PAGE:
How To Create 2-Step Opt-ins In Your Blog Posts Using Thrive Leads

I recently set up a 2-step optin on one of my blog posts which is converting at 11%. Here’s exactly how to set it up.

In one of my recent posts where I talked about The Redwood Strategy, I included a content upgrade that people can opt-in for. But, I set it up as a two-step opt-in.

The result after only a few days is that the post is getting a 11.07% conversion rate.

These kinds of opt-in forms usually convert better because it is more intent-driven. When people see an email opt-in upfront, it feels like more of a “take”. People don’t tend to act as readily on them. But, if all they see there is a button, it is seen more as a “get” than a “take”. But, by the time they’ve clicked on it, they’ve decided they do actually want it. Therefore the actual conversion rate on the opt-in will be higher.

Now, the day after I published that post, I had one of my Lab members inside the Lab Community Forums ask me how I built that. She has a copy of Thrive Leads, but was still wondering if I had custom coded that opt-in form.

The answer is…. nope. No custom coding required.

It is super easy to do using the Thrive Leads plug-in, but perhaps it isn’t super clear the capability is there.

Here’s a quick rundown on how to do it…

Thrive Leads has what is called “states”.

You’ll find this at the bottom of the screen when editing any opt-in form.

These states reflect different versions of the same form. The Default State is the version of the form people will see when the page first loads up. Then, you can pull up the other states based on actions the person takes.

So, let’s look at my Default State…

State one then looks like this…

Now, on that button in the default state, you pull up the “Event Manager”. You’re going to create an event which triggers when they click the button. The action performed will be to switch state to state 1.

That’s about all there is to it.

By using States inside of Thrive Leads, you can create multi-step forms anyplace you like on your site. You can even create forms where the person can choose what they’re most interested in, then pull up a different state depending on their choice. One form can then offer different lead magnets. That’s email segmentation on steroids!

I am a HUGE fan of the Thrive Themes suite of tools. I think it is the biggest “bang for your buck” toolset available for any online business which uses Wordpress.

I highly recommend the Thrive Suite to access all of their tools, but what I’ve shown you here is just a section of Thrive Leads. For this – and many other reasons – this is why Thrive Leads is most definitely the opt-in plug-in I recommend for all of my readers using Wordpress.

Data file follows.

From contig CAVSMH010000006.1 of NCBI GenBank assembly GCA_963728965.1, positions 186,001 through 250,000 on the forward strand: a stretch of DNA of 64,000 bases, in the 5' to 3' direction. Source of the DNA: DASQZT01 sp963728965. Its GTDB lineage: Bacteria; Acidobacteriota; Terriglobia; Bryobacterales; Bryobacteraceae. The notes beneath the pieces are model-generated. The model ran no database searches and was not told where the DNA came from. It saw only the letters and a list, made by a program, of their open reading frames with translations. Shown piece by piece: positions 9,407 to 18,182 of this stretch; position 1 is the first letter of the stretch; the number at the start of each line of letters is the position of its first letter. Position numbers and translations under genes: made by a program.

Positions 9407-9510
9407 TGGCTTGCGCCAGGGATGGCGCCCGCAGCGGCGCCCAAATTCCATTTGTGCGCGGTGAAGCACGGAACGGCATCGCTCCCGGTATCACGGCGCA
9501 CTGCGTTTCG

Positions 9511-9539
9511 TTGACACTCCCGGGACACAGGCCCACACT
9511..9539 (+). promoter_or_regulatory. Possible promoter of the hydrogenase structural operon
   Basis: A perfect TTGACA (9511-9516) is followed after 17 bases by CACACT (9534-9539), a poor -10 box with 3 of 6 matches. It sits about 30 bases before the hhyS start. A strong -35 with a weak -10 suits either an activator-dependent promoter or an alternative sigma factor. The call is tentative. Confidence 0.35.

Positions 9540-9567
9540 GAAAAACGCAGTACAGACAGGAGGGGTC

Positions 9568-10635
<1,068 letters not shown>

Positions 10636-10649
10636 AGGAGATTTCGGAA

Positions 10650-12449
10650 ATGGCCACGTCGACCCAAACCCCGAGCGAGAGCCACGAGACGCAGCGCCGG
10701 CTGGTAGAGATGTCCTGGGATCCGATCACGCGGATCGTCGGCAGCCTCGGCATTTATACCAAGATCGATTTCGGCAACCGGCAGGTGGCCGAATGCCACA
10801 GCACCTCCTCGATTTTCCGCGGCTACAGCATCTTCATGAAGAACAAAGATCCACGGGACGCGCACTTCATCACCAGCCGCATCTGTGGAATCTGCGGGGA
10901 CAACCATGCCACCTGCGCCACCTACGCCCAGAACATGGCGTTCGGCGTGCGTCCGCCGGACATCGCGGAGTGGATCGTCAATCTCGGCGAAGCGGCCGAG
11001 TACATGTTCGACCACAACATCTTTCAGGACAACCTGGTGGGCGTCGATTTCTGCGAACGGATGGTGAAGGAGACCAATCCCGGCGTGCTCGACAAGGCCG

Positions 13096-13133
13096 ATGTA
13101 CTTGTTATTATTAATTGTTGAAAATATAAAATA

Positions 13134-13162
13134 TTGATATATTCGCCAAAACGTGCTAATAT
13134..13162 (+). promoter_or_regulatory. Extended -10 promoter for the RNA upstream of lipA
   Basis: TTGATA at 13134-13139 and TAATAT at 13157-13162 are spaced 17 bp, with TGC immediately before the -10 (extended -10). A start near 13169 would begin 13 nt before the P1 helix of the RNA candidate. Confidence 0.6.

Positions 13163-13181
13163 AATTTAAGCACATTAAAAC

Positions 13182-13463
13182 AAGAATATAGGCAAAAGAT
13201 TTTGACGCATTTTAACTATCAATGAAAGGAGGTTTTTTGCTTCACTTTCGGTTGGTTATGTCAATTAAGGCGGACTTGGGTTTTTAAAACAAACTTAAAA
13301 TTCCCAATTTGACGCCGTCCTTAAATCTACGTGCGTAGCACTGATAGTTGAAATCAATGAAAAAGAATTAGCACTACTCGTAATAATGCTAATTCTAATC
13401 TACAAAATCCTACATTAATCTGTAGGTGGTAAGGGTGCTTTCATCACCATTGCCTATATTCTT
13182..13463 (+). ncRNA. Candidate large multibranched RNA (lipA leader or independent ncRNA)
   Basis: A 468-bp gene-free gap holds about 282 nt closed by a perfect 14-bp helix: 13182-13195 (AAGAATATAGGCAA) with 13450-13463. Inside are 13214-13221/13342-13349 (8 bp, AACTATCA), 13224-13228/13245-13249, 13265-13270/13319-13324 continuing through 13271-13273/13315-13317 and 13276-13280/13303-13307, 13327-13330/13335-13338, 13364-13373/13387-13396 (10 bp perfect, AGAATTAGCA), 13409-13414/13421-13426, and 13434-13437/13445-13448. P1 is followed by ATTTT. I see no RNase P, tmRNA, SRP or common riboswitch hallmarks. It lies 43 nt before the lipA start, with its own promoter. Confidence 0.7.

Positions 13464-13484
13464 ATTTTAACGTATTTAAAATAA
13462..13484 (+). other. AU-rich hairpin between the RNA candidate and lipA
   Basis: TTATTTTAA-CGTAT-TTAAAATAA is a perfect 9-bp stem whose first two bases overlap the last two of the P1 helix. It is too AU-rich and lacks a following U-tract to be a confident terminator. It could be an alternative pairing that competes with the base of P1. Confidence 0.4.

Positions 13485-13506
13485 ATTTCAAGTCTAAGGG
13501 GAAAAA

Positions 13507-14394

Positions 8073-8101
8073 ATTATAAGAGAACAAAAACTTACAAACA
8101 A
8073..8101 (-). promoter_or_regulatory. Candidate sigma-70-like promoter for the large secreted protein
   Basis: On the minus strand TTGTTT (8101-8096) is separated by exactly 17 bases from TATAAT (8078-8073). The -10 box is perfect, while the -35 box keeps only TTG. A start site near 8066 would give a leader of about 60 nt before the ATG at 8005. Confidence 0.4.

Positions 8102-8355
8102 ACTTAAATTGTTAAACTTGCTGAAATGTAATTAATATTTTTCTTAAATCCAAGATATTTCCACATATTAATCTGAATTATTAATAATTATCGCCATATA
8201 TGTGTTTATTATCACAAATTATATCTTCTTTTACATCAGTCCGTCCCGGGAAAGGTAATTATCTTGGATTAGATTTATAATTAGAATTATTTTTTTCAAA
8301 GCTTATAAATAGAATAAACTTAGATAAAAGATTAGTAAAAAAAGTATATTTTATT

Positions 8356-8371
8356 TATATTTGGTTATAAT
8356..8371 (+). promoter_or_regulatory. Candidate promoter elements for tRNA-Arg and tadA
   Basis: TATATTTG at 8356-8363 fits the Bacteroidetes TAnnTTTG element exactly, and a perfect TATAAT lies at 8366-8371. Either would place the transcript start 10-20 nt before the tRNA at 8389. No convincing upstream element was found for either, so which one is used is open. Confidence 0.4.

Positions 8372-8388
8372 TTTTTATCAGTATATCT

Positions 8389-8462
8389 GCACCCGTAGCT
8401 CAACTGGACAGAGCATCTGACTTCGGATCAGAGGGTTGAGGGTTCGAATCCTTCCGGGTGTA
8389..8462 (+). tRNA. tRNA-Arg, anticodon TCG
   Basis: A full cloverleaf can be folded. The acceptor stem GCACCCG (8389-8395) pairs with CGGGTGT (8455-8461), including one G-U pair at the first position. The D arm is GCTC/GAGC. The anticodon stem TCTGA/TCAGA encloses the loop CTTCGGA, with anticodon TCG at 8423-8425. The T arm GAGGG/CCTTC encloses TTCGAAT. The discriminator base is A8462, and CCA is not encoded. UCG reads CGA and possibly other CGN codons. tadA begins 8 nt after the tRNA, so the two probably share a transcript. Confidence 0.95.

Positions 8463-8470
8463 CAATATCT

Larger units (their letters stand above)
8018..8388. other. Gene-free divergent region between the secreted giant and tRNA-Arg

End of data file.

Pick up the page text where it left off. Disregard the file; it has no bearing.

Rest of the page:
I’ve tried the major contenders out there and just don’t like them as much.


  1. Hey, David. What happens after the visitor fills in their email address and clicks the send button? What email service is it integrated with, and how does Thrive Leads (1) add them to a list you specify and (2) send out the email with the resource they requested?

    1. Perhaps I should make another video?

      Thrive Leads can integrate with most email services. I happen to use Drip, but you can use anything else. When you set up the form, you just tell Thrive where to send it. And then the lead magnet is sent to them via email.

  2. Hi David – I don’t have Thrive leads 🙂 I work with aweber forms. I code them myself. I don’t use aweber’s form creator. You mention:

    > You can even create forms where the person can choose what they’re most interested in, then pull up a different state depending on their choice. One form can then offer different lead magnets.

    Is this radio buttons? Or different submit buttons? Do you know if the state they pull up can be tagged with aweber’s new tag feature for campaigns, where the tag tells aweber which autoresponse to send for that form. You add this to the form, below the submit button:


    For it to work, each state would need its own unique subscribe form — each one tagged differently — and then all forms can link to the same list or to different lists, because that’s a different input in aweber’s form:


    The nice thing about campaigns is that you don’t need multiple lists any more, when you want to send different autoresponses for different lead magnets that were subscribed to.

    1. You seriously need to get Thrive Leads, then. You’re doing things the dinosaur way at the moment. 🙂

      And, no, no radio buttons involved. It is all about button events, as shown in this post. Your default state would have 2 or 3 buttons, for different interests. Each button is assigned to switch to a different state when clicked. Each state then has it’s own opt-in code, which puts them into whatever list segment you want.

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